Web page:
Azienda Agricola Divella
Almost every corner of Italy produces sparkling wine of some sort, but unfortunately much of it is of mixed quality and often suffers from industrial production. But in a small village in Northeastern Franciacorta, a young pioneering winemaker is making outstanding hand-crafted traditional method sparkling wines. Just don’t call them Franciacorta...
In 2012 Alessandra Divella started the only female-led estate in Franciacortia, Azienda Agricola Divella, and has become a true force to be reckoned with in the world of quality Italian sparkling wines. She creates elegant, terroir-driven wines from Chardonnay and Pinot Noir in the small village of Gussago. But she refuses to label her wines Franciacorta, choosing instead to use the name Gussago. She declares, “Franciacorta is something entirely different.”
Gussago is one of a few areas of Franciacorta blessed with the only limestone and chalk soils in the region. Long ago, lakes in the foothills of the Alps fed underground springs here, creating these limestone soils through hundreds of years of erosion. These minerals in the soils are evident in the wines made in the area, and the wines are distinct from those made elsewhere in the region.
Alessandra refuses to be confined by the traditions of the region, and instead employs the practices she learned while working with growers in Champagne.
The entire process is manual and artisanal – delicate handpicking to keep the grapes intact, destemming, and manual pressing by Alessandra herself, using a small old-fashioned basket press. The spontaneous ferments use only the ambient yeasts plentiful in her 19th century cellar and a raw cane sugar, and take place exclusively in oak barrels. There are no stainless steel tanks – a true rarity for this region.
Then there’s the ageing – only in oak, followed by up to 5 years of bottle ageing sur lie. She also shuns the typical regional addition of sugar – all her wines are zero dosage. She says “I use no dosage to keep the soil identity… which is very strong here.” Her restraint aims to keep the expression pure, and she also does not fine or filter the wines for the same reason.
Alessandra believes that the influence of the limestone soils, as well as her passionate winemaking practices, create wines that surely deserve their own name. Thus, she has never put Franciacorta on her labels. While Gussago is unknown to most, one sip of her wines will make you remember the name, as well as agree the wines truly are something entirely different.View Wines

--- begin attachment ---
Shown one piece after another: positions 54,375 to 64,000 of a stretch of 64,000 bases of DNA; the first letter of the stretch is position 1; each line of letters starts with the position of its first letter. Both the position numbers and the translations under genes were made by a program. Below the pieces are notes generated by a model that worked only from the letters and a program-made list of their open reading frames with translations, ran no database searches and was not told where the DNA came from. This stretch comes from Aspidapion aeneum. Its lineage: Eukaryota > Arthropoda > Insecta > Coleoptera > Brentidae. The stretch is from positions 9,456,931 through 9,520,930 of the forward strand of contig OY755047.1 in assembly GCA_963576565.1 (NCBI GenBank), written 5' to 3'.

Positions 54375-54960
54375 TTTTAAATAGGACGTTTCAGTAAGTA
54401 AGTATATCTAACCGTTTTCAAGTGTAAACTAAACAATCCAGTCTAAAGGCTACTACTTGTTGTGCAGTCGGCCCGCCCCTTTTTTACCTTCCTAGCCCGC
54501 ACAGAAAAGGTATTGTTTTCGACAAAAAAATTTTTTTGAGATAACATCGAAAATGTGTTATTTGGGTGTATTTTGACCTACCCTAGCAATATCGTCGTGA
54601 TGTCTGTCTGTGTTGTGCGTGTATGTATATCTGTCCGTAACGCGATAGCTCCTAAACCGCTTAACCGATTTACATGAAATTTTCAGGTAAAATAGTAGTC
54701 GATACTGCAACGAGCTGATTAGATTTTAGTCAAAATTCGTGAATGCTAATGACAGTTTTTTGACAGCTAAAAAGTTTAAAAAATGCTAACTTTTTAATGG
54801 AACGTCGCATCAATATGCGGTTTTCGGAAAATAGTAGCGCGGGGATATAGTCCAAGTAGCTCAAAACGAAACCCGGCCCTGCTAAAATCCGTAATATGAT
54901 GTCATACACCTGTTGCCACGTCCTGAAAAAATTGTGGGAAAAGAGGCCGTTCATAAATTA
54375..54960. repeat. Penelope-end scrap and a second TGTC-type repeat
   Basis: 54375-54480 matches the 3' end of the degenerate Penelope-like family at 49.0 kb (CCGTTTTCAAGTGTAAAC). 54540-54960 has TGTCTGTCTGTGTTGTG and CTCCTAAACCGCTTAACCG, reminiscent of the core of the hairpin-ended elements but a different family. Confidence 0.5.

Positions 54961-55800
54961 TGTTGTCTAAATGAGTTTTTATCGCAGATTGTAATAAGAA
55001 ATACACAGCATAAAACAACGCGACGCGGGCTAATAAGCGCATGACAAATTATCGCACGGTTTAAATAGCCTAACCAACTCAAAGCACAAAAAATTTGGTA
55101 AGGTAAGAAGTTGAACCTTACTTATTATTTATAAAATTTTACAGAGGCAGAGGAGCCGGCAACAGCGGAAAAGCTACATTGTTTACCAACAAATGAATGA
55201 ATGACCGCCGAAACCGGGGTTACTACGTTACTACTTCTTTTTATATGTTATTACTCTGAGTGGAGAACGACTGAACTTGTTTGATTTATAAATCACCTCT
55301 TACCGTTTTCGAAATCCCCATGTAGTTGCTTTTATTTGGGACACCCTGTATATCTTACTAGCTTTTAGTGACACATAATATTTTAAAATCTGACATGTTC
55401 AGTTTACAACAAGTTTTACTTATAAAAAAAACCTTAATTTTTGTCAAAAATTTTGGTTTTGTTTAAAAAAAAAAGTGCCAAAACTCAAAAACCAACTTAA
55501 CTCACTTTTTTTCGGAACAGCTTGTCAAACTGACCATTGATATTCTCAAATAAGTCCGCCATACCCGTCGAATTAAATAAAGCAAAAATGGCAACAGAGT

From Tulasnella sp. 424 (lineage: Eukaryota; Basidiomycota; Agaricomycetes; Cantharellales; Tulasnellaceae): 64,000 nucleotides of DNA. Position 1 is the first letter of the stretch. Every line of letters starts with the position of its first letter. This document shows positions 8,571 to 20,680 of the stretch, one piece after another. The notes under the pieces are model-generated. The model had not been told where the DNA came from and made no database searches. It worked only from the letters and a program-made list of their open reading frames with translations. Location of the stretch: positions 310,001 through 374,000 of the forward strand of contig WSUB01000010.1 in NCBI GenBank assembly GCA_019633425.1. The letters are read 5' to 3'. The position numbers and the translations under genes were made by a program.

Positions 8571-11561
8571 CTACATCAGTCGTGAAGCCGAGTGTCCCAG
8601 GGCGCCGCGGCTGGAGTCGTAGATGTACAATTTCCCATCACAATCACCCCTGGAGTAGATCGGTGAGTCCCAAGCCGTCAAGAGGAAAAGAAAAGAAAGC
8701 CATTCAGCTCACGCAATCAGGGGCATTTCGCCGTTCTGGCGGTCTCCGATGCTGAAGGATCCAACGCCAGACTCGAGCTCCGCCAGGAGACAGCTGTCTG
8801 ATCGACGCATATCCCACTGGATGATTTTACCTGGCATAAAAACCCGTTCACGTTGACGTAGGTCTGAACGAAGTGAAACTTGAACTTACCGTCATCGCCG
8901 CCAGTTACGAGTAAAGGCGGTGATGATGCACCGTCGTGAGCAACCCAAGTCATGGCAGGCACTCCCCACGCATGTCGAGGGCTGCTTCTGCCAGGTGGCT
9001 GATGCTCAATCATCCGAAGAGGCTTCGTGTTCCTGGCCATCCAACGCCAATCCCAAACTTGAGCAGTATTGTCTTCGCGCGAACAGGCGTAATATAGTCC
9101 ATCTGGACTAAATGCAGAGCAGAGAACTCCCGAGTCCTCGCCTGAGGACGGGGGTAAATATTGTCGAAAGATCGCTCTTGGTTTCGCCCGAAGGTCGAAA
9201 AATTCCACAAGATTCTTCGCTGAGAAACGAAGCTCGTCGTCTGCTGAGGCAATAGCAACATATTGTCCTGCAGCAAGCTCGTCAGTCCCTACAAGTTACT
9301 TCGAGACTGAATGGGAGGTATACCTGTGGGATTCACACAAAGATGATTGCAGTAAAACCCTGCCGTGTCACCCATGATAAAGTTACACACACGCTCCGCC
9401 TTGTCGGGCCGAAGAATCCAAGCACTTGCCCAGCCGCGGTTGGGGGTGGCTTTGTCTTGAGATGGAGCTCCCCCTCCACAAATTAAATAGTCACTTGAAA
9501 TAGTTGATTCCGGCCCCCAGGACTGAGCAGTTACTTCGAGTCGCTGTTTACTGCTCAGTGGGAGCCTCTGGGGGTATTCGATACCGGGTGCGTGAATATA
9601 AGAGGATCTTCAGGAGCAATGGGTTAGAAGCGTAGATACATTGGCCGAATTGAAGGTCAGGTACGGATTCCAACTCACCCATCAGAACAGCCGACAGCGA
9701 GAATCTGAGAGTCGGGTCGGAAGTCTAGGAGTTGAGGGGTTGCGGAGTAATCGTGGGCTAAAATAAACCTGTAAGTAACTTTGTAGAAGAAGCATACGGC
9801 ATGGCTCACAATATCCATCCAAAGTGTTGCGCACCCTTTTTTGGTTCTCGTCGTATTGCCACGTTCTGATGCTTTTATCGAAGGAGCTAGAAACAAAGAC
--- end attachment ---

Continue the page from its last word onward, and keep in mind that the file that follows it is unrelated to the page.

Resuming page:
Alessandra started Divella in 2012, at the age of 28, as both a pioneer in organic winemaking in the area and the first female to run an estate. One can imagine how a young, female winemaker who was not from a winemaking family and had a preference for doing thing differently might encounter a little skepticism. But Alessandra Divella had a vision – to upend the industrial farming practices common in the region and create organic, hand-made wines that put the unique terroir of the area first.
She fell into wine – first through doing the harvest locally, then working with a few wineries in the area. Then she moved on to Champagne, where she was introduced to organic farming and handcrafted sparkling wines. It opened her eyes to the possibilities and lit her fire. Alessandra has a passion created, not from a family legacy, but from countless moments sharing wines with – and learning from – other wine lovers and winemakers. “You discover yourself while drinking great wines,” she says.Follow Azienda Agricola Divella
“I was confused, I didn’t have roots. When I discovered wine, I discovered the cycle of life…. I found my roots, my home.”
She set up her operation herself, first buying a small press and some old barrels. She found some ideal parcels to lease and released her first wines in 2012. She is mostly self-taught, and has a relentless curiosity that leads her to challenge every presumption and find her own solutions. After a decade of experience, she has found her footing but still experiments and challenges herself constantly. She also admits winemaking is sometimes difficult to align with her perfectionist streak, “You have to learn you can’t control everything,” she says.